SAITO: You have people outside of Japan who have relied on most of the components from Japan to source from other countries thinking before that Japan would have been a very reliable source, but now understanding that that's not necessarily the case, even for Japan.

LAH: Automakers, like Nissan, say it learned that lesson, and now gets many of its supplies from other countries. Renesas admits customers going to foreign competitors is another significant hurdle facing Japanese companies.

But the president says he has faith in his company's survival after seeing the determination after the quake.

LAH (on camera): Are you incredibly proud of your company for what you've managed to do?

YASUSHI AKAO, PRESIDENT RENESAS: Yes. Of course. Definitely. I really believe that it's part of a company's power.

LAH (voice-over): A power that it and other members of corporate Japan will need as the economic rebuilding of post-disaster Japan continues.

Kyung Lah, CNN, Ibaraki, Japan.

(END VIDEOTAPE)

ANDERSON: Even with the best efforts of reconstruction, nothing can bring back the people who were killed, of course, but two young students have determined to help at least ease the pain by preserving memories for the living. Here's their story.

(BEGIN VIDEOTAPE)

RYO WAKU (PH), PHOTO RESTORATION VOLUNTEER (through translator): After the earthquake and tsunami, I wondered what I could do to help the victims. I wanted to do something, but I didn't know what exactly. That's when I learned about this activity, and I decided to help.

My name is Ryo Waku. I'm 22 years old. These were sent from tsunami victims who found their photos and are hoping to have them restored. We reach out to these people.

First, we sort out the pictures that can be restored and those which can't. This is what I'm doing right now.

DAISCU SHIBAMA (PH), PHOTO RESTORATION VOLUNTEER (through translator): My name is Daiscu Shibama, and I am 22 years old. I am about to restore a photo that I've opened here with Photoshop. I'm erasing these marks.

When we get the pictures from the victims of the tsunami, they also contain letters. They tell us that their homes have been washed away, but that they found their albums from the remains.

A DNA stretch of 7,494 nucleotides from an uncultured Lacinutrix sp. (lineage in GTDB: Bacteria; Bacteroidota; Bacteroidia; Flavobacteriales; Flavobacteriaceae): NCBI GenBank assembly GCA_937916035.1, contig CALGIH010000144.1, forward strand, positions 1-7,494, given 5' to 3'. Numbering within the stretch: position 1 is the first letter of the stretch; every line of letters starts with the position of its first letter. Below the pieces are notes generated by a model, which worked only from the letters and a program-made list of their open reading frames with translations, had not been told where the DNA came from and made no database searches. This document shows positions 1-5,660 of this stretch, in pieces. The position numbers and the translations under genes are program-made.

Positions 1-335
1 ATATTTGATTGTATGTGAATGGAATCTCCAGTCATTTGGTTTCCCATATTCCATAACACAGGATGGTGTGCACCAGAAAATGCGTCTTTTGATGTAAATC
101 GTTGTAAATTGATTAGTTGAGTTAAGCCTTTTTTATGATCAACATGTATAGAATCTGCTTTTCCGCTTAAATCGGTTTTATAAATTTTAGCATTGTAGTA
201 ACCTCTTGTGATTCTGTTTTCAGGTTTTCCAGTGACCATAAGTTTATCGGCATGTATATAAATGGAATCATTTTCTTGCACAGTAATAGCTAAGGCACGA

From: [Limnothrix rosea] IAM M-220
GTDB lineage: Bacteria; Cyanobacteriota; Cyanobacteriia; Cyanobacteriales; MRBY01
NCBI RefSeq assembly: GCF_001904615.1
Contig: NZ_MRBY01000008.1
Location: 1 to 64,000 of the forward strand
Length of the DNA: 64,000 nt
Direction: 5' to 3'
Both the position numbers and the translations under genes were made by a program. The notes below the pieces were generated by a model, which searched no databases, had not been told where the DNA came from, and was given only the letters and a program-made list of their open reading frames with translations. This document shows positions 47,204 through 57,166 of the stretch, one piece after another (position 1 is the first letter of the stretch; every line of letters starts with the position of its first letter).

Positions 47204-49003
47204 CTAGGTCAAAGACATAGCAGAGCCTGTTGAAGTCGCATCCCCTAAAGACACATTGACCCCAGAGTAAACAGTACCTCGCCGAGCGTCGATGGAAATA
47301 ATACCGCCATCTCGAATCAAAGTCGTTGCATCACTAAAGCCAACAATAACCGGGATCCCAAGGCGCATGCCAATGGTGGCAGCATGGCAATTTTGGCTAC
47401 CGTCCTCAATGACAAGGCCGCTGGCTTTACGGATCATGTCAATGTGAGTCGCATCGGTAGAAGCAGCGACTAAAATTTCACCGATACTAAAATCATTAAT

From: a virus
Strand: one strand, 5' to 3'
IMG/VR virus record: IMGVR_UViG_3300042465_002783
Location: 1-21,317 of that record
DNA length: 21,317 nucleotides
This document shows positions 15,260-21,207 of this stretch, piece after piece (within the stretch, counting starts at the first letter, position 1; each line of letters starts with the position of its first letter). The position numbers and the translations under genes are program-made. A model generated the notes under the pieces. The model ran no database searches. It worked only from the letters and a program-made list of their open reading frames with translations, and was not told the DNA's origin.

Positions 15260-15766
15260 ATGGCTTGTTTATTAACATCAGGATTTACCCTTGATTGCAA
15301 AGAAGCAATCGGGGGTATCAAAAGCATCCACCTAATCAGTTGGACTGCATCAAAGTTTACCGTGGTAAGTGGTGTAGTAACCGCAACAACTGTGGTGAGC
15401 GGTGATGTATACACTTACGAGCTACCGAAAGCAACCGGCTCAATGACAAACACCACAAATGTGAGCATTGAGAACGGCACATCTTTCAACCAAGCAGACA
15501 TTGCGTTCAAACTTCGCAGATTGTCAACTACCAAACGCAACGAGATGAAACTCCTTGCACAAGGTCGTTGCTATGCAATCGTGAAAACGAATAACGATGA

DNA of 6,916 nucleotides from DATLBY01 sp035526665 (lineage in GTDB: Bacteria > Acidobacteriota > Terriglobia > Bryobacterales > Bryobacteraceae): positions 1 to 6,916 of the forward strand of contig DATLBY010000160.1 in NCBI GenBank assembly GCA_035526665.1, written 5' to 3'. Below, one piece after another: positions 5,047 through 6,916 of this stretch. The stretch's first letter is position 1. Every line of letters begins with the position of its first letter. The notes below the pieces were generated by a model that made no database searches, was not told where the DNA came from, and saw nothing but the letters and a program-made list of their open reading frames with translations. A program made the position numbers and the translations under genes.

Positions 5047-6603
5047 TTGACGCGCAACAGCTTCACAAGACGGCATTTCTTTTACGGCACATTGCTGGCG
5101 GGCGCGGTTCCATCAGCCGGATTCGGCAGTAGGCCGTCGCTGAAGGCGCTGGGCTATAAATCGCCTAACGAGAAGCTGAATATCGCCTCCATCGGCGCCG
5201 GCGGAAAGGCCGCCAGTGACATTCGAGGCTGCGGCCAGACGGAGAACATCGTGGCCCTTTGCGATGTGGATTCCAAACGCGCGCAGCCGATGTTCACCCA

WAKU (through translator): There is a lot of work, but I also think about the people who send us these photos, and it makes me feel like I need to do this. These pictures represent people's memories, and many of them show people smiling. I like to think that by seeing their photos restored, the people smile as much as they do in the photos.

SHIBAMA: I have no way to know if the person in the picture is alive or not, so I try to restore them and make them as clean as possible, all the while keeping in mind what these pictures represent for those who sent them to us.

(END VIDEOTAPE)

ANDERSON: And tomorrow on CONNECT THE WORLD, a mayor who lost his wife in the tsunami, but is carrying on, trying to raise his sons while also rebuilding his town. CNN's Kyung Lah has his story, tomorrow at this time, here on CNN.

Tonight, when we come back, a new iPad is revealed. What Apple has changed on its latest tablet, and what you're saying about it. Stay with us.

(COMMERCIAL BREAK)

(BEGIN VIDEO CLIP)

(APPLAUSE)

TIM COOK, CEO, APPLE: Today presenting the new iPad, and it is amazing. We've taken it --

(END VIDEO CLIP)

ANDERSON: Well, you would expect him to say that, wouldn't you? This is the Apple CEO, Tim Cook, unveiling the latest high-definition version of its wildly popular iPad. Surprisingly, it wasn't given a name. It's just called "the new iPad."

Welcome back. There's no arguing Apple is the leader in the tablet market. Of course, the company has sold 55 million iPads to date, but there is competition from Amazon and Barnes & Noble and various others. So, will the new features keep the iPad on top?

Well, Apple says the display screen will be dramatically sharper, with more than 3 million pixels. The new version will be the first to connect to 4G networks where they are available. It'll have a faster processor and a 5 megapixel camera.